The University of Arizona’s College of Medicine in Tucson has reached its 50th anniversary and is looking ahead to the next half-century of training doctors to serve the state.
It took the financial support of the Tucson community and some political maneuvering in Phoenix to make the medical school a reality.
During its half-century of service, the college has been at the forefront of medical breakthroughs.
"We developed the first understanding of the natural history of asthma. And because of our understanding of that natural history we’ve literally been at the forefront of the world in terms of understanding asthma, its clinical investigation and developing unique new therapies," said Charles Cairns, dean of the college.
The UA developed the first artificial wrist and the first integrative medicine program. The school perfected hands-only CPR, now the worldwide standard. Cairns said the medical college developed the idea of digital imaging of blood vessels, which led to MRI and CT scan imaging. The school is known for its valley-fever research and advances in mechanical heart support systems.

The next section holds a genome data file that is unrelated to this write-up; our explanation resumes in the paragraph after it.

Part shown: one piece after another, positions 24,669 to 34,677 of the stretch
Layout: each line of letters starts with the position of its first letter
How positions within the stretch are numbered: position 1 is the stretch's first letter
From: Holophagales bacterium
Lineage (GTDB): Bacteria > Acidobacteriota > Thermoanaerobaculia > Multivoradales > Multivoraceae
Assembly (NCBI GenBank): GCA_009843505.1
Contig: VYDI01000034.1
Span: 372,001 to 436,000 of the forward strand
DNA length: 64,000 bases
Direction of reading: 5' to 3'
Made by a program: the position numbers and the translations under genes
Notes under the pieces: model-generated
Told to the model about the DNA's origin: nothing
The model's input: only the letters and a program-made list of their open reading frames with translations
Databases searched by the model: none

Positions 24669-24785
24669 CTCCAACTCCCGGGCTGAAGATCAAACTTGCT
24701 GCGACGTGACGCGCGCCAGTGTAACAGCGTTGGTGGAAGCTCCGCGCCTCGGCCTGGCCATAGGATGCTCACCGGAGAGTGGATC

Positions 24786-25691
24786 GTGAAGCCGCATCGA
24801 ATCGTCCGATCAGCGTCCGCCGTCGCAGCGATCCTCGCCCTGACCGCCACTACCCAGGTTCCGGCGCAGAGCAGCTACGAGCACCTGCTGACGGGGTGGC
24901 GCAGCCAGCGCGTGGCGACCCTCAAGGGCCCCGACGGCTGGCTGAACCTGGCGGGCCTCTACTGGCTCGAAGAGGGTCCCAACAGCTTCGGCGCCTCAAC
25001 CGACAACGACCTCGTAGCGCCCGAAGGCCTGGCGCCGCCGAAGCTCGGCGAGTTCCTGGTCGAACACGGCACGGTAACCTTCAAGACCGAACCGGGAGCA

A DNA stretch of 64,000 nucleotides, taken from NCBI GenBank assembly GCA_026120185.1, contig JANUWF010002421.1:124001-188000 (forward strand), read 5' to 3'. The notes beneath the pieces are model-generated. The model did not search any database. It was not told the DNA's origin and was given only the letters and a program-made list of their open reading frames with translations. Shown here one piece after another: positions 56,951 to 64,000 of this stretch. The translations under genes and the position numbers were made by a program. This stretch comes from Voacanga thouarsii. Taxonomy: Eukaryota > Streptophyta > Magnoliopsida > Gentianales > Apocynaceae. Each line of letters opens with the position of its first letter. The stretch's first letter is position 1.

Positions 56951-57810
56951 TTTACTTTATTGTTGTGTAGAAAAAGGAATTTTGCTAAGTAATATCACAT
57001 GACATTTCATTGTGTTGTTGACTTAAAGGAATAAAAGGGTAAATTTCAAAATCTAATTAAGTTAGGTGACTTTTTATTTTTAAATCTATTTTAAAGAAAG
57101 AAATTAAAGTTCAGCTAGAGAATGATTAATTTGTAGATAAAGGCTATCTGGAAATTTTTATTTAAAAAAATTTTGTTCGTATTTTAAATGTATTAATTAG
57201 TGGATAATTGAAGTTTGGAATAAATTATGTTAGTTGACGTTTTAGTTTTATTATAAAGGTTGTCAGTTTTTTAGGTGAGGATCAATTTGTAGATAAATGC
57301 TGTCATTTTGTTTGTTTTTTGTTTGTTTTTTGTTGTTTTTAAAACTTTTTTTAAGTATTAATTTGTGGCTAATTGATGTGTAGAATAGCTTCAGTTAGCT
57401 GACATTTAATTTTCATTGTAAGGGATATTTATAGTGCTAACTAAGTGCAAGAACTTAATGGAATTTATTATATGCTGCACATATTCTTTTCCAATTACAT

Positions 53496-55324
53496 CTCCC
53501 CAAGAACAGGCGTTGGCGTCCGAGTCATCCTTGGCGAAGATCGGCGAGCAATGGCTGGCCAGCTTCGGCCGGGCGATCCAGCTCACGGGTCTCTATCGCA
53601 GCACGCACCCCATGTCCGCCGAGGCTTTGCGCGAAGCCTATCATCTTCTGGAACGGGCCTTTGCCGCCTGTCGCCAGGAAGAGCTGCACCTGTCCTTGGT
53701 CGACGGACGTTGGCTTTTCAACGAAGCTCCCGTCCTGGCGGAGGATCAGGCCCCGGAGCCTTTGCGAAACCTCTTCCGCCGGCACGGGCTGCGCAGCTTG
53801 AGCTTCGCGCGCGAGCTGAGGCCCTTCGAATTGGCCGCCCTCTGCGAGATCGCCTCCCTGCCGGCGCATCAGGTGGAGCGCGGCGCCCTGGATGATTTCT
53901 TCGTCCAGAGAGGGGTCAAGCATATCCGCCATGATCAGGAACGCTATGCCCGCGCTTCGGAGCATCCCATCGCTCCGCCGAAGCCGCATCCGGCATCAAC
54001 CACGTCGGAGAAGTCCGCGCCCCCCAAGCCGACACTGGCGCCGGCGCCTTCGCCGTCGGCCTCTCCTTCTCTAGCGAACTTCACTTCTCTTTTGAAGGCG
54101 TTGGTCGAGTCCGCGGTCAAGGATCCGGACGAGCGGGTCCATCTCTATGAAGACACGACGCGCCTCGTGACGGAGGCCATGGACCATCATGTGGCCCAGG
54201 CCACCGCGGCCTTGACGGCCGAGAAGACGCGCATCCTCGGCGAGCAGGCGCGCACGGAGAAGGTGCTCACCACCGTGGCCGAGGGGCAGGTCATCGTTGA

Cairns said the medical college has 4,000 graduates and half of them stayed in the state to practice medicine.
The next 50 years will see advances in precision medicine, and there are diagnostic technologies yet to be invented and treatments to be discovered.
"Our goal will be to train and educate physicians and other health care professionals to serve the state of Arizona and its diverse population," he said.